The Setouchi Triennale is one of Japan’s most famous contemporary art festivals and is held once every three years, showcasing over 150 artworks, many of them installations, over a dozen or so islands in the Seto Inland Sea. Naoshima and Teshima are by far the most famous art islands, but for those looking for something a little more nuanced and less stage-managed, the smaller islands of Ogijima and Megijima should be high on your list.
What are Ogijima and Megijima?
Ogijima and Megijima, literally ‘male tree island’ and ‘female tree island,’ due to their proximity and similar size, are just one kilometer apart from each other off the coast of Takamatsu in Kagawa Prefecture. At less than three square kilometers each, they are small enough that you can experience both in a day without feeling too rushed. The brightly colored, red and white striped ferry from Takamatsu stops first in Megijima and then in Ogijima before returning to Megijima again on its way back to Takamatsu.
Seagulls Parking Lot
We caught the early morning ferry from Takamatsu and arrived in Megijima a short 20-minute trip later. As soon as you approach Megijima Port, you will see one of the island’s art pieces — hundreds of seagulls lining the port and surge barriers, shifting in unison in the strong winds. As you disembark from the ferry, you will also be able to hear them. As they rotate like wind vanes, the metal surface of the seagull rubs against that of the pole attaching it to the concrete, creating a cacophony of noise similar to a hungry seagull’s call.
Onigashima Oni no Yakata
Our first stop is Oni no Yakata — this is the first building you will see and is the island’s tourist information center. Oni no Yakata, or Demon’s Palace, is so-called because Megijima, known to the locals as Onigashima or Demon Island, has been long thought of as an island that harbors demons, made famous by the folktale Momotaro. Inside Oni no Yakata is a small theater where you can watch a short, amusing movie about the demons on the island and how Momotaro dared to attack them. Once the movie finished, we went back to the information area and rented bicycles to help us get around the island.
Riding around the island on bikes is a lot of fun, and you can cover a lot of ground very quickly.
The Presence of Absence
Leandro Erlich “The Presence of Absence” Photo: Nakamura Osamu
Next, we will visit “The Presence of Absence,” a work that has attracted much attention at the Setouchi International Art Festival. This work is installed in a renovated old house. It is by Leandro Erlich, a renowned Argentine conceptual artist, and is based on the theme of making the absence visible. With a restaurant and a library, it is a must-visit place when you come to Megijima.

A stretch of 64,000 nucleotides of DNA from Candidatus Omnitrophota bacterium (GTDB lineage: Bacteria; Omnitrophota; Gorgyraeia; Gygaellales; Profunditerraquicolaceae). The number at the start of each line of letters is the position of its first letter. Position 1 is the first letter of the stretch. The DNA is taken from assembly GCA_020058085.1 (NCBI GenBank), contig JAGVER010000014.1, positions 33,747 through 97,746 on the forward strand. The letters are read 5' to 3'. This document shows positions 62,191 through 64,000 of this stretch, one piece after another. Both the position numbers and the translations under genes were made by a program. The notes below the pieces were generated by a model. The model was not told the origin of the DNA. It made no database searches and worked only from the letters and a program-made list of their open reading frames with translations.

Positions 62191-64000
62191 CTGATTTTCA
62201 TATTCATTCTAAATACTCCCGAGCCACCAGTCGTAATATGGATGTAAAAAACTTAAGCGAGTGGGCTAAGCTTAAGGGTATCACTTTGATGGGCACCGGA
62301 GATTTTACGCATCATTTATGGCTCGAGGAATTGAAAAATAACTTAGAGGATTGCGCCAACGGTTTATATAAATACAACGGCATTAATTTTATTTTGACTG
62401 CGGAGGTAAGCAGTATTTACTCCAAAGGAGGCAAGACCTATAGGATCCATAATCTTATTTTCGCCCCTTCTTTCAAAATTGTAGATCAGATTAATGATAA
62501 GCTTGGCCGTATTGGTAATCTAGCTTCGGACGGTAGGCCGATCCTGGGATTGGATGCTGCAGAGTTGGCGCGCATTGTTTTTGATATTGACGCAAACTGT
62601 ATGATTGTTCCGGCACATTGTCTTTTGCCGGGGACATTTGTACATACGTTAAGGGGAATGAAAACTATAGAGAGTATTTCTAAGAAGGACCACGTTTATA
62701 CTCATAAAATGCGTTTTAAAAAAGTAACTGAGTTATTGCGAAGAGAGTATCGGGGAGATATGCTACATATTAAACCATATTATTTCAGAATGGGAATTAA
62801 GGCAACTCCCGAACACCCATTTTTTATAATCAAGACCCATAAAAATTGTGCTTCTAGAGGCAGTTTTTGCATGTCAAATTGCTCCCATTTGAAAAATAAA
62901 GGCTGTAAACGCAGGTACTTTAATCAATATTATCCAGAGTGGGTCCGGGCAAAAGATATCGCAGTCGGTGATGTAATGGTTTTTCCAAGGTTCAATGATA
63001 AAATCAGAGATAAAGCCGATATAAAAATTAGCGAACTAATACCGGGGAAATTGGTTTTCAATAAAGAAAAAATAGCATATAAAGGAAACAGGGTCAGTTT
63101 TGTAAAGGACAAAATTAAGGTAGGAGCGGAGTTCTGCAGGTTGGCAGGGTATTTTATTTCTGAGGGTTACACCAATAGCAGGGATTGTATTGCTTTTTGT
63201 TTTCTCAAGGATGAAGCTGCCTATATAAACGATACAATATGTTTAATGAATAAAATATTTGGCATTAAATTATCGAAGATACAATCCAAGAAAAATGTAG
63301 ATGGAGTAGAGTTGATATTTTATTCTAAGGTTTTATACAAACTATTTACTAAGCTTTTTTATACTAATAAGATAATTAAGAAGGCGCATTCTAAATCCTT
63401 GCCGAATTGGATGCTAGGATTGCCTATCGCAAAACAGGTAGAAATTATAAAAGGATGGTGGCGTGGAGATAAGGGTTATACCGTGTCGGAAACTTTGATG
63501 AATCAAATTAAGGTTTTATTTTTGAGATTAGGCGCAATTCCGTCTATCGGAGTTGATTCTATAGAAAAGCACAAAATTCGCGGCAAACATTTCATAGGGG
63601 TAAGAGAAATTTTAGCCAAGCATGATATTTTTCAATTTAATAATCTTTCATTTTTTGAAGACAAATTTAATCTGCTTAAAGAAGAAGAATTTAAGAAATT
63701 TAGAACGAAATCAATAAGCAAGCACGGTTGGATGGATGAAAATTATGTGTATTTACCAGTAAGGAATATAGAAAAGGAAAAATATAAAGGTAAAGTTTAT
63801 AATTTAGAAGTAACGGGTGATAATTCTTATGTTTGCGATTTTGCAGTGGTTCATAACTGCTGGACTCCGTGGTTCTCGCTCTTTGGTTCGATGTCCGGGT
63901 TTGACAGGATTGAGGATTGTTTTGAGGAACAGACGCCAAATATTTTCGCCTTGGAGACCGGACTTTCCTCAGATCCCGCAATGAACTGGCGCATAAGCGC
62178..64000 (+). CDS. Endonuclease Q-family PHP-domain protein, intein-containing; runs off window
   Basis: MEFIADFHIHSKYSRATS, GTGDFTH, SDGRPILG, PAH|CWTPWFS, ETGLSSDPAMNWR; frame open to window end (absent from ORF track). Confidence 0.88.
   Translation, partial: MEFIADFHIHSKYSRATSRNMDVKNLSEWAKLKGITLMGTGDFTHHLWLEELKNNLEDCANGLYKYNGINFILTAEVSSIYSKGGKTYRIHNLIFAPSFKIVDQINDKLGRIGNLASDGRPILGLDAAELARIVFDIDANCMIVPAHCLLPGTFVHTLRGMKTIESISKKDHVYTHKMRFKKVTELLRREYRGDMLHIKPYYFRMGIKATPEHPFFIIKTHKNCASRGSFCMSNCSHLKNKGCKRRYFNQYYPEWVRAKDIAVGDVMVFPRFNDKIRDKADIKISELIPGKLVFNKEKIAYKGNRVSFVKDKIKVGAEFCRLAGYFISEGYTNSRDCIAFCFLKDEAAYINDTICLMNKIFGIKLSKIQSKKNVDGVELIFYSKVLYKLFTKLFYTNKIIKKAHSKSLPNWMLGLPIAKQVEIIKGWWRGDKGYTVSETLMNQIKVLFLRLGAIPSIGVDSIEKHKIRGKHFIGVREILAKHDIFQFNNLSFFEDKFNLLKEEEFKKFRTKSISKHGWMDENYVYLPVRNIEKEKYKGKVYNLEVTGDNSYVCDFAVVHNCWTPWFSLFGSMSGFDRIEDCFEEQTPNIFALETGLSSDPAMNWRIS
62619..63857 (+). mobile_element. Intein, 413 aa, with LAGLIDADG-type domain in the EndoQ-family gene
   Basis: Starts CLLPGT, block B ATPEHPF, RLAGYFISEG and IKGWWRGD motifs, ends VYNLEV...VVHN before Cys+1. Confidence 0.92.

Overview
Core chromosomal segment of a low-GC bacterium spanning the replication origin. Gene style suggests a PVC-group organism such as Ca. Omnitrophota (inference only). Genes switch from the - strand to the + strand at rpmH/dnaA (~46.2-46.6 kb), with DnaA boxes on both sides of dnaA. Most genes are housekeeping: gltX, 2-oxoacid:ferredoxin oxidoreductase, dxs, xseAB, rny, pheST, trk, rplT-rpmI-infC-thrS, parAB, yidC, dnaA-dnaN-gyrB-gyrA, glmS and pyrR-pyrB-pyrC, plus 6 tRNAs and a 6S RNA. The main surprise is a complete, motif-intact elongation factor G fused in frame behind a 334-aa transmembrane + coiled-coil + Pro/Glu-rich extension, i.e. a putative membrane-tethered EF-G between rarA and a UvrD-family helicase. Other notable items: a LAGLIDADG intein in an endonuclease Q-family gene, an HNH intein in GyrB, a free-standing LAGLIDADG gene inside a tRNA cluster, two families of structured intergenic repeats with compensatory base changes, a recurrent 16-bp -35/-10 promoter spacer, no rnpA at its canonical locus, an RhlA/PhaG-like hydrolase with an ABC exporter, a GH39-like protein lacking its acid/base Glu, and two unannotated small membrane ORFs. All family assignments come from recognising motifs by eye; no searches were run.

Artwork aside, there is also a strip of shops and restaurants facing the beach, a well-looked after temple, and lots of narrow streets and houses to ride through, as we make our way back to the Oni no Yakata and the ferry for our next destination, Ogijima.
Ogijima is a little smaller than Megijima, with a similar population of around 160 people, but the artworks here felt more sophisticated. Once again, as soon as you disembark from the ferry, you will come in contact with them. Ogijima’s Soul, designed by Jaume Plensa, is not only a sculpture, but also a place where you can obtain all sorts of information on the island.The white roof is designed with the letters of eight different languages, casting various shadows that change depending on the light. Blending into nature, its very existence is art itself! When we were there, the inside of the building hosted an exhibition of children’s art hanging from the ceiling, along with photos of some of the artworks of the island shot at different times of the day. There are also tables inside for you to plan your tour around the island, or wait for the ferry to arrive to whisk you off to your next destination.
Right next to Ogijima’s Soul is Takotsuboru by TEAM Ogi. This playground equipment is based on the motif of octopus pots used for octopus fishing, a tradition on the island, said to embody the hope that the island’s children will grow strong and prosper.
There are no electric-assisted rental bikes on Ogijima, and although this seemed strange initially, after exploring the island, you will soon understand why. Unlike Megijima, the streets here are like a maze of narrow footpaths barely wide enough for two pedestrians to pass by, let alone people on bikes. It’s a beautiful island to get lost on while just wandering around, with murals painted on buildings and interesting architecture all over the place. You never know what you see just around the corner.
At the southern end of the island is Walking Ark by Keisuke Yamaguchi, which is inspired by Noah’s Ark and appears like a mountain range with legs.From certain angles, the piece fits in perfectly with the mountain ranges of Shikoku in the distance, looking as if it’s about to pick up and walk across the water. Yamaguchi created the piece as a reminder to visitors of the 2011 Great East Japan Earthquake and tsunami, which devastated the Tohoku region of Japan, envisioning the work walking off towards Fukushima Prefecture.
From Walking Ark, we then wandered around the back roads to Toyotama-hime Shrine, from which you can walk along the island’s northeast coast to Ogijima Lighthouse, constructed in 1895. From the lighthouse, there are nature trails that cross the island leading to spectacular rock formations and lookouts.